I made my way from the dome, after taking a copious number of pictures, to a large stone monument known as the Monument to World Peace. Draped on the structure were multiple chains of paper cranes, each strand contained 25 strings of 40 cranes for a total of 1000. Additional info on this tradition can be found here, but in the interest of space, I will be moving on. The highlight of the outdoor monuments for our entire group, and easily the most emotionally moving event of the day came as we crossed the river and came upon the Children’s Peace Monument. Standing atop a rounded bell tower-like structure stood a young girl thrusting a giant paper crane into the air as two more statues of a girl and boy danced around the tower’s smooth sides. The center of the tower housed a large bell under which swung a golden, paper crane shape connected to a long chain that allowed visitors to ring the bell. School children in uniform lined up and bowed towards the structure as we approached, and we all knew something was about to happen. After some speaking by what I could judge as a teacher and a few students, a young girl, about high school age at the oldest, stepped forward from the crowd with a completed set of 1000 cranes. These children had created their own set of cranes and were now about to present them to the monument’s collection to commemorate the children who died as the bomb fell that day–and we were there to witness it. Several of us teared up, one cried, others were less visibly shaken by what we were seeing as the children entered one of the translucent rooms that surrounded the monument, all completely packed to bursting with sets of cranes, and hung their offering up in the last room to have space in it.

Paper cranes being presented at the Children's Peace Monument

Paper cranes being presented at the Children's Peace Monument

After the cranes were hung, a long moment of silence set on the crowd who had gathered to watch the event, and as we all bowed our heads for what seemed like an eternity, the painful feeling of sorrow and guilt for what human beings are capable of washed over all of us. To show my respects, I managed to find myself a piece of scrap paper lying about the area, and went about folding what was not my best crane by any means, but certainly my most important; I said a short prayer and gently rested the plane white crane in a sea of colored birds that hung in the open room, eyes tearing up from the gravity of my action.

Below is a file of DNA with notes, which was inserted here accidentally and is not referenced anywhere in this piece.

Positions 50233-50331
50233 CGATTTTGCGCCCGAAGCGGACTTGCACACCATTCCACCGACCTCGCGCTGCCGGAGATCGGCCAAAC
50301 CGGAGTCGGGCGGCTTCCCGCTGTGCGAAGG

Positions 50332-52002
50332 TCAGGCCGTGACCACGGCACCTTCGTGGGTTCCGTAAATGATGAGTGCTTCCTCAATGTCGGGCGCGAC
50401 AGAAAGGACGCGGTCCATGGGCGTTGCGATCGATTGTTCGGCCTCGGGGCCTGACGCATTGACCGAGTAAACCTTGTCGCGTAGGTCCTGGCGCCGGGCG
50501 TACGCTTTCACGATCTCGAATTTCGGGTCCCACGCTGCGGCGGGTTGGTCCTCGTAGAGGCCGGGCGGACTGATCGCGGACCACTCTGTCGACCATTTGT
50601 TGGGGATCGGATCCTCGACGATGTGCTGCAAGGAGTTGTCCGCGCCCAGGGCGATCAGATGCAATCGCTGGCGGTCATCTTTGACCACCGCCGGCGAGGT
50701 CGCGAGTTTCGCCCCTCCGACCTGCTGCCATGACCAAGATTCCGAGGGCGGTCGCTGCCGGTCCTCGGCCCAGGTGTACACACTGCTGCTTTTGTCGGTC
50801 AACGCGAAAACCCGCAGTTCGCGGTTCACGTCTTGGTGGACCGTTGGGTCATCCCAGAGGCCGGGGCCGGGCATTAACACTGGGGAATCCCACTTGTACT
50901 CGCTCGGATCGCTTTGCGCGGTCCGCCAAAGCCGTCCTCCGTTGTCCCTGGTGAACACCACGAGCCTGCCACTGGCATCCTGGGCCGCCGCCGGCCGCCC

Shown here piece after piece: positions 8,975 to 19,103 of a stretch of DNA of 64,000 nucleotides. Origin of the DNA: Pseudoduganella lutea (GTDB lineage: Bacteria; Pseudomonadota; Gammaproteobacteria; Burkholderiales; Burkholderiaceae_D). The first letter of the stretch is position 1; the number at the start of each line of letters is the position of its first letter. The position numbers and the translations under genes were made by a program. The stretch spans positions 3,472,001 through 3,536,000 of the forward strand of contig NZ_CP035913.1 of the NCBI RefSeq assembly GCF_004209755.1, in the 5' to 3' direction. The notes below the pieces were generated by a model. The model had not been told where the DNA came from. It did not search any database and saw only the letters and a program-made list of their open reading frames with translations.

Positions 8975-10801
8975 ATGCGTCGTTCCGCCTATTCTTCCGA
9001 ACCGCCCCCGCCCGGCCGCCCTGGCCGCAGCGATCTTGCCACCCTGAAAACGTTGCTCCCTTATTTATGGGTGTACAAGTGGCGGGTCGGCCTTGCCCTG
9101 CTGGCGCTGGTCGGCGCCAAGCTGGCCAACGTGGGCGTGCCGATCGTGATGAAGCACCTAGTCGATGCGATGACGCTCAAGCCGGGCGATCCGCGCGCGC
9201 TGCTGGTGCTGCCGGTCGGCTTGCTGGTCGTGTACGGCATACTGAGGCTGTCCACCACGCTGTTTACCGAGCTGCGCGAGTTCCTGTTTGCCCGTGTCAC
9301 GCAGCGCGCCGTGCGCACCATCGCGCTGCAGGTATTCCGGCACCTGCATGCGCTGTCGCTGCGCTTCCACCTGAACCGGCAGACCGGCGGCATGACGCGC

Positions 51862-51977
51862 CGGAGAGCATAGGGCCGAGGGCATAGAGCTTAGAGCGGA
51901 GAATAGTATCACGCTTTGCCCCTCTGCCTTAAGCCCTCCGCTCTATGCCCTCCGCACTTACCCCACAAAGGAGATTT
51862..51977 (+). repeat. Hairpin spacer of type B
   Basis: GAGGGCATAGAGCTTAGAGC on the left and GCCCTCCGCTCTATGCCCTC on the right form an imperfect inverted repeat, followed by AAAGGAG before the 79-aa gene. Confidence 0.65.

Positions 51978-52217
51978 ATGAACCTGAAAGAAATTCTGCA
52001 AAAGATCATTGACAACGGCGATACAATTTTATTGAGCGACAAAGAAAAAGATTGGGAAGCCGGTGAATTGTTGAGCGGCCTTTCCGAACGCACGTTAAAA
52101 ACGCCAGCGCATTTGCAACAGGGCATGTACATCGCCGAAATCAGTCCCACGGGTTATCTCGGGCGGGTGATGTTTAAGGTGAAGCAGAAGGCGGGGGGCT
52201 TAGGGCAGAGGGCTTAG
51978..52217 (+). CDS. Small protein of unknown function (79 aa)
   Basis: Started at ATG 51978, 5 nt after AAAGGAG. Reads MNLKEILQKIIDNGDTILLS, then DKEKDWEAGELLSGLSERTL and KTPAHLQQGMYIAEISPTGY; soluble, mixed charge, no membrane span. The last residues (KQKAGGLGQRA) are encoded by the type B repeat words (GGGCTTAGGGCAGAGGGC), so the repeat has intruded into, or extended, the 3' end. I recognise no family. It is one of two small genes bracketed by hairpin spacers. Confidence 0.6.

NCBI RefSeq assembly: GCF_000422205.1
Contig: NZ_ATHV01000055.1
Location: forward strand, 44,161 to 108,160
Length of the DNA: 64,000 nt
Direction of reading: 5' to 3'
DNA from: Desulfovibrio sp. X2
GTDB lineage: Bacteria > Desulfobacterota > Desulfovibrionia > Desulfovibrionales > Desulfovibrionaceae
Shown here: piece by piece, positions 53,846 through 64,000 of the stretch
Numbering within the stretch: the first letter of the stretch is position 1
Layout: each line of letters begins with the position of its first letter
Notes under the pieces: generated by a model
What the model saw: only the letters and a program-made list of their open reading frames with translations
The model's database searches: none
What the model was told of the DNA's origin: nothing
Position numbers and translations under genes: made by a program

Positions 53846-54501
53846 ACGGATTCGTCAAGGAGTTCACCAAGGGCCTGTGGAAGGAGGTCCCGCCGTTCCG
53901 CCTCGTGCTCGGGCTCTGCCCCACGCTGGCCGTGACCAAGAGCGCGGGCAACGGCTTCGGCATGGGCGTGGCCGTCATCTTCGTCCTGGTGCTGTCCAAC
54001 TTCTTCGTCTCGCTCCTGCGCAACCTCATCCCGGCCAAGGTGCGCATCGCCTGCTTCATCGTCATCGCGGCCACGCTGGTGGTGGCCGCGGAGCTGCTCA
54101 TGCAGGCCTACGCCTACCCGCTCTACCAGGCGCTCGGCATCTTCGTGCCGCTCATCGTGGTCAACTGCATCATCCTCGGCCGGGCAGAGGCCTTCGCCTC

At least it stuck out

At least it stuck out

I have one last thing I wanted to tell you about, and it relates once again to the reading we had been doing before arriving in Hiroshima. Summer Flowers describes in horrific detail the death and destruction Hara sees around him as he struggles to get away from the fires left in the bombs aftermath. His description of the bodies, horribly mutilated, burnt, and disfigured were especially captivating. I was horrified yet grateful that the museum that accompanied Peace Park held within it an exhibit that I felt did Hara’s description justice. I turned the corner of a mock version of a destroyed street corridor when I was confronted with this image. (It is graphic, just a warning)

Yes, that is their flesh literally dripping off of their bodies

Yes, that is their flesh literally dripping off of their bodies

What hurt the most is that after walking through all of this history, tragety, and monumental structures all devoted to the abolision of nuclear weapons and honoring the victims of this unspeakable event, I reached the last part of the museum which held documens relating to international policy on nuclear disarmament. The international agreement to greatly reduce the number of functional nuclear weapons was signed by every involved country with the exception of two, one of which was the U.S. Again the words replayed in my head as I thought of this fact the same it had that whole day, “Look what we did…”